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In front of my tired eyes the words "instant get" started flashing like the dazzling billboards on the streets of Tokyo when I saw this news: the awesome-looking G-Shock 5000-Series, the daddy of all G-Shocks, is getting a full-metal case in steel with the Casio G-Shock GMW-B 5000 D-1 and in IP gold with the GMW-B 5000 TFG-9. They both also sport all the tech I`ve been missing from, say, this otherwise cool Mudmaster. Let`s take a quick glance at the details of these two new 5000-Series bad boys, accompanied by Casio`s traditionally, famously and consistently crappy, horrendously low-resolution official images – none of which, no matter how awfully bad, can turn me off of one of these. Steel, or any metal for that matter, is the least G-Shocky material I can think of and that is one of the two reasons that makes these two watches get on my "want" list. The first G-Shock, technically, was what you see right above: a plastic ball with a display in it. It was this ball that, many drops from Casio HQ`s 3rd floor bathroom window and some 200 prototypes later, had finally taken the shape of the first G-Shock introduced to the masses – the DW-5000C. Since then, though there have been some rather intense metal G-Shocks (like the MTG-S1000 for $1,000 shown here , or the MRG-2000 Hammer Tone discussed here ), G-Shocks have remained associated with their plasticky, rubbery exteriors. The 5000-Series getting a metal case and bracelet has some heft to it (pun intended), because it shows how far G-Shock has come in terms of technology, design, and the sophistication of its audience – i.e. us idiots, who have not only fallen in love with a plastic watch, but who are also somehow strangely attracted to the idea of buying it for many times its base price to get it in what otherwise is the most ubiquitous material in watchmaking. Oh, the self-contradictions and ironies attached to love – and anything watchmaking. The 5000-Series case will measure 49.3 by 43.2 by 13.0 millimeters and will weigh around 167 grams – with the bracelet attached, of course. All stainless steel was used for the exterior, i.e. the bezel, case, caseback, and bracelet, while a new impact-resistant structure has been adopted in the design of the steel case to absorb shock. This features a durable resin material that fits between the polished and brushed bezel cover and the metal core that houses the movement. The bracelet is also secured to this inner black metal core with a massive, screw-headed pin to ensure the durable, but comfortable movement of the bracelet. Even the pushers appear to be metal. Water resistance, but of course, remains 200m, no drop in that, unlike the BS water resistance we have to endure in so many of the recent Swiss luxury watch releases. The typical G-Shock tech featuring a world time, 1/100th second chronograph, perpetual calendar, daily alarms, and so on is spiced up with Tough Solar charging – autonomy is about 22 months after fully charged – Multi Band 6 automatic reference time synchronization for atomic accuracy timekeeping (synced up to 6 times per day, 5 times per day in China), as well as Bluetooth 4.1 low energy connectivity with a communication distance of about 2 meters. The Bluetooth connectivity allows for the use of the "G-Shock Connected" app available on Apple and Android devices. This makes for a 2-way communication: you can set your watch via the app for 300 different cities when traveling, as well as for alarms or sync it for accuracy. With the watch you can find your phone (not sure how you could lose it within 2 meters reach, but if you do, you`re in luck, I guess) as well as create logs – the phone will mark the time and location and you can edit these later. The new Casio G-Shock GMW-B 5000 D-1 in stainless steel will retail for around $600 and the new Casio G-Shock GMW-B 5000 TFG-9 with the IP coated gold exterior will retail for around $700. Both watches will be released on April 13th, and while there`s no official wording on these being limited edition or Japan-only, given our experience with G-Shock releases, I`d be surprised to see these on international markets as early as that date. Nevertheless, I can`t wait to see in person what the 5000-Series looks and feels like in the metal and out in the wild. gshock.com David Bredan (abtw_david) is a young watch enthusiast based in Budapest, Hungary. He is dedicated to understanding, revealing and discussing as many aspects of fine watch making as possible. Fascinated by the countless admirable details of haute horlogerie, he strives to discover the challenges linked to the manufacturing of fine timepieces and also those related to chronometrical performance. As much as he loves unfolding the mysteries of mechanical timepieces, he also aspires to successfully capture and share the nuances that separate a fine watch and a masterpiece.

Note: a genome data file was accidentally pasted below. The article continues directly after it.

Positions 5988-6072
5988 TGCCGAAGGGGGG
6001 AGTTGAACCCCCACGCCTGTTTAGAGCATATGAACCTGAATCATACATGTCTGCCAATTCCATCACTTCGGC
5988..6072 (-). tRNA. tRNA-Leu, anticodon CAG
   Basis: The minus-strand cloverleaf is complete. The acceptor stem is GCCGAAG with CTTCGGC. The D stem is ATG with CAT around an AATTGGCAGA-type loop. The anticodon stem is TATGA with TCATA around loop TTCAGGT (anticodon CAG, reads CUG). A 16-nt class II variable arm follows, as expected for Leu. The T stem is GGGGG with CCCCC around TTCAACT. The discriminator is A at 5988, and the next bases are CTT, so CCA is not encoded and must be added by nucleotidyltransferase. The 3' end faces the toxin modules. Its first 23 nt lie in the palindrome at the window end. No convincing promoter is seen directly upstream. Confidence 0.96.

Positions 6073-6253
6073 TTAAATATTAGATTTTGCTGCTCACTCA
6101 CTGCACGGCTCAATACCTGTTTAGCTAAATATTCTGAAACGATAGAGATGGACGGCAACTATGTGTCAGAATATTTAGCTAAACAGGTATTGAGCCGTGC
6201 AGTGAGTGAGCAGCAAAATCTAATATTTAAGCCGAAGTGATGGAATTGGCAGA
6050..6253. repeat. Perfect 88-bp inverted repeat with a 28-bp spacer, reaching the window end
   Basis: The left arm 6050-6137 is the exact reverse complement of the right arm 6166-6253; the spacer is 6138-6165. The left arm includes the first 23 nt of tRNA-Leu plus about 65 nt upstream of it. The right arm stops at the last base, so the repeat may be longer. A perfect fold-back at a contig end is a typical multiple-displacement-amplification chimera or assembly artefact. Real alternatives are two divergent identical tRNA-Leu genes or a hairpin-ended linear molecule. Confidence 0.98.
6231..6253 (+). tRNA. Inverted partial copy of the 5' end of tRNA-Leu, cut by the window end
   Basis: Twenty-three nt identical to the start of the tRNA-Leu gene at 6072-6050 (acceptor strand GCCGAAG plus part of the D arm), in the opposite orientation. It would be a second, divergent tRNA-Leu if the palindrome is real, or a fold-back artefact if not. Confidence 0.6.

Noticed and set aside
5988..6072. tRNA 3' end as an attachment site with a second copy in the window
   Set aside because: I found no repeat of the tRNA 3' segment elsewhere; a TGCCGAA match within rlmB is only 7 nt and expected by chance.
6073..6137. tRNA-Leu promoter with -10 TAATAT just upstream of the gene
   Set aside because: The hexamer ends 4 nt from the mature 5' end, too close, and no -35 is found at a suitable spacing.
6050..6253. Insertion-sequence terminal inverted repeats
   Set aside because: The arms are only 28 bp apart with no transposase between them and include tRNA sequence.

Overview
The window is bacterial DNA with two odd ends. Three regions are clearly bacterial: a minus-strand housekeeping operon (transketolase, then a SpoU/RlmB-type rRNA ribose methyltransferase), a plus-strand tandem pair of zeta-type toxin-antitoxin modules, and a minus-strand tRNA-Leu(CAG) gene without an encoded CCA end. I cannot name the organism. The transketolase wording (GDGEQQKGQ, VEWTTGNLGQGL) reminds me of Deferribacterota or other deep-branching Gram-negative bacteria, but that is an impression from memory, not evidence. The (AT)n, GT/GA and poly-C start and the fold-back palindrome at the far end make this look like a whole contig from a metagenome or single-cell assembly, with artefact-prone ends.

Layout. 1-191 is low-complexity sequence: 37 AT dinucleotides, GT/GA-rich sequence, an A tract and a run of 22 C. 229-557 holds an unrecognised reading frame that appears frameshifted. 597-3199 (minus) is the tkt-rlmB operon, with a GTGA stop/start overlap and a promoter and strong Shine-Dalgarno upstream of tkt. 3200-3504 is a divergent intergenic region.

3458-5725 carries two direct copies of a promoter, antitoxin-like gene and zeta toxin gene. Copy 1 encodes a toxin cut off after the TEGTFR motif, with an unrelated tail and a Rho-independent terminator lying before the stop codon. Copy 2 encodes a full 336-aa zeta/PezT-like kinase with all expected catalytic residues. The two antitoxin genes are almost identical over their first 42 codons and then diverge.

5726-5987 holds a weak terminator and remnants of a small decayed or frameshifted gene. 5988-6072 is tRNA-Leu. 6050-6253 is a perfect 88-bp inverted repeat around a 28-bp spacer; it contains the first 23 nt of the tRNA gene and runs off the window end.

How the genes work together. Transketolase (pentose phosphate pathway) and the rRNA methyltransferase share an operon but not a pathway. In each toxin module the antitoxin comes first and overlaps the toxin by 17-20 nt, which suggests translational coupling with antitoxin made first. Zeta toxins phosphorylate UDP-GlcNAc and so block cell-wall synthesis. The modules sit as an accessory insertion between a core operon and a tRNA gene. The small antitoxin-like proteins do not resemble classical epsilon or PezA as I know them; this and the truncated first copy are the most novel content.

I really loved this watch, but ultimately decided to return and just continue using my basic $50 DW-5600-E that I picked up at a big box store (which by the way is no slouch, with at rating of 4.6 and over 1,550 reviews). Here are some of the differences and my impressions, and why I decided to return: - Looks: Absolutely gorgeous watch with tremendous build quality. The epitome of "rugged good looks". If you are a fan of this classic G-Shock model then this alone may be reason enough for you to buy. I love the cleaner look on the face; no colors and less busy. The watch itself definitely has a little more weight (74 grams) than the DW-5600-E (52 grams), obviously due to the stainless steel casing. Many reviewers have mentioned the "diamond-like coating" or whatever. I admit it looks beautiful but the fact is that this part is facing your wrist when wearing, so it`s not like you see it. But you do see the front, and the clean, non-colored lines just look awesome. That said, the DW-5600 has a cleaner look than some of the other versions in this series, and so is adequate. - Comfort. Both watches are comfortable, but the GW-5000-1JF does have a more comfortable band. The rubber is just a little softer, more "supple". This said, the DW-5600-E is certainly not uncomfortable, and in fact due to the lighter weight it is arguably more wearable 24/7 (though this is subjective). - Atomic time syncing. The GW-5000 has it, the DW-5600 doesn`t. I really had to think a lot about this one, and how important this was to me. On the one hand, it is great to know that you never have to reset your watch, and that it always has the correct time. When I received the GW-5000, multiple times I tried to manually sync but was having difficulty, likely due to clouds in my area at the time. However that same night the time updated automatically at around 2:00 AM, in spite of the clouds. Indeed, about 25%+ of the manual is dedicated to explaining all the conditions where the syncing may not work. But based on my experience, as well as other reviewers, I do not expect there would be many problems with this. As for my DW-5600, two weeks ago to the day I manually set the time to atomic time. Two weeks later it reads 1 second fast. This translates to approximately 2 seconds per month and 24 seconds per year. I decided I can live with that, as it literally takes just seconds to reset the time. - Solar power. Again the GW-5000 has it, the DW-5600 does not. Again it seems to be a cool feature. But then I began to consider a few other things. Multiple reviewers on the DW-5600 say they got 5+ years out of the battery, and then went to Wal-Mart or wherever to get another and replaced themselves. On the other hand, the GW-5000 (a) may last 10-15 years but (b) would still eventually need a replacement battery and (c) which would no doubt be more expensive, (d) and would likely need to be ordered, and (e) would then need to be taken to a jeweler to replace, when at the same time (f) in 10-15 years who knows what watches will be available, including the latest version of this G-Shock, in which case I may want to replace the whole watch anyway!. So again I decided that this was a cool feature but overall not an important one. - Alarms. The GW-5000 has 5 alarms including a snooze. Personally I do not have a need for this many alarms, but I can certainly see applications for this. That said, I would love to have the "snooze" feature, which the DW-5600 does not have. The fact is that on both watches the alarm is simply not very loud, nor is there any vibration feature. Because of this I would never trust this watch to wake me up, perhaps not even with a snooze feature. For this reason I decided that the differences in alarm features were not important enough for me to keep the GW-5000. - Countdown timer. This is where things start to get a little interesting, if not outright peculiar: When setting the timer on the GW-5000, the controls allow bi-directional capabilities. In other words, if the timer is currently set to 10 minutes and you want to reset it for 5 minutes, you can go directly to "5" (and if you accidentally pass it can use another button to go back up). In this same scenario on the DW-5600 however, to change the timer from 10 minutes to 5 minutes you can only go one direction (up), which means you have to pass through 11 up to 59, 0, 1, 2, 3, 4 and finally back to 5 (and if you accidentally pass 5 you have to do this again). For this reason alone I almost kept the GW-5000, because the implementation of setting the timer is just so much better. And I use the timer all the time, such as when I`m on the grill, when I`m allocating play time remaining for my 4 year old, to when I need to put my ear plugs in before descending on a plane. HOWEVER... there are two areas where the DW-5600 timer features actually exceeds the GW-5000: (a) The DW-5600 allows you to set seconds (for example, set to 10 minutes and 45 seconds). Curiously the GW-5000 only allows minutes; (b) As with other G-Shock models, when changing modes in the DW-5600 the time is still visible in all modes. It is absolutely baffling that in this high end, expensive GW-5000 model that it is not! This to me is a tremendous flaw as there is no reference to the time when in timer moode. And I do not want to hear that Casio is just "being faithful to the original design from decades ago" or whatever, because atomic time and solar power were also not in the original design, yet Casio saw fit to update this glorious model with the latest technology. But for some reason on these features they did not. Shrug. - Light. The GW-5000 has a nice feature where if you tilt the wrist, the light will come on (and they`ve even made it where this only happens in low-light conditions, which saves battery power; a very nice feature/design). The DW-5600 does not have this featue. However, again there is a deficiency here when compared with the DW-5600: Where the light on the DW-5600 will stay on for 3 seconds, the light on the GW-5000 will only stay on for 2 seconds. I suppose that there is a subjective element here and that some may consider the shorter time to be preferable. However, I personally had problems with this. There were several times when the light just wasn`t on long enough for me to see the time. I`ve never had this problem with the DW-5600. Also there is no way (on either watch) to change this setting to a longer or shorter time, which is a shame. Again, your mileage may very on this, but it was at times a struggle for me. Also, know that on virtually all Casio G-Shock models there is no way to keep the light on in any mode when making changes, nor to keep the light on. So for example, if you`re all tucked into bed and remember that you need to set the alarm, be prepared to get up and turn the light on so you can see to set the alarm. Which to me is quite peculiar and dysfunctional. So, the bottom-line is this: The GW-5000-1JF is an absolutely beautiful watch. If this watch for you represents some sort of nostalgic trip to the past, or if you just want the best looking watch in this model, then this is your watch. It is a combination of beautiful and rugged. But the fact is this: For $150-180 you can buy a similar model with exactly the same features, and also made in Japan (see GW-M5610-1BJF or GW-M5610BC-1JF). These do not include a steel case however (though they are lighter). So basically, you are paying an extra $150 for the steel case, and the cleaner look. As much as I loved the watch, I just couldn`t justify the steeper price, especially when there were a couple of significant areas where I considered it deficient to my DW-5600. Barring these deficiencies, I would have kept the watch. I just like the look and feel of it so much. For the future, I hope Casio will consider correcting these differences, and also perhaps adding in a vibration feature (but one that is more powerful than the GD-350, which was too weak). One last note to an already too long review: My wrists are approximately 7.25". When I first put this watch on it looked small. I had been wearing something with a slightly bigger face. However, after wearing a couple of days the look really grew on me, and it no longer seemed too small. I do wish the face was about 20% larger, but unless you just have huge wrists I wouldn`t be concerned about the size. It`s a great looking watch, tough and rugged looked but more subdued than some of the other G-Shock models. Good luck and peace be with you.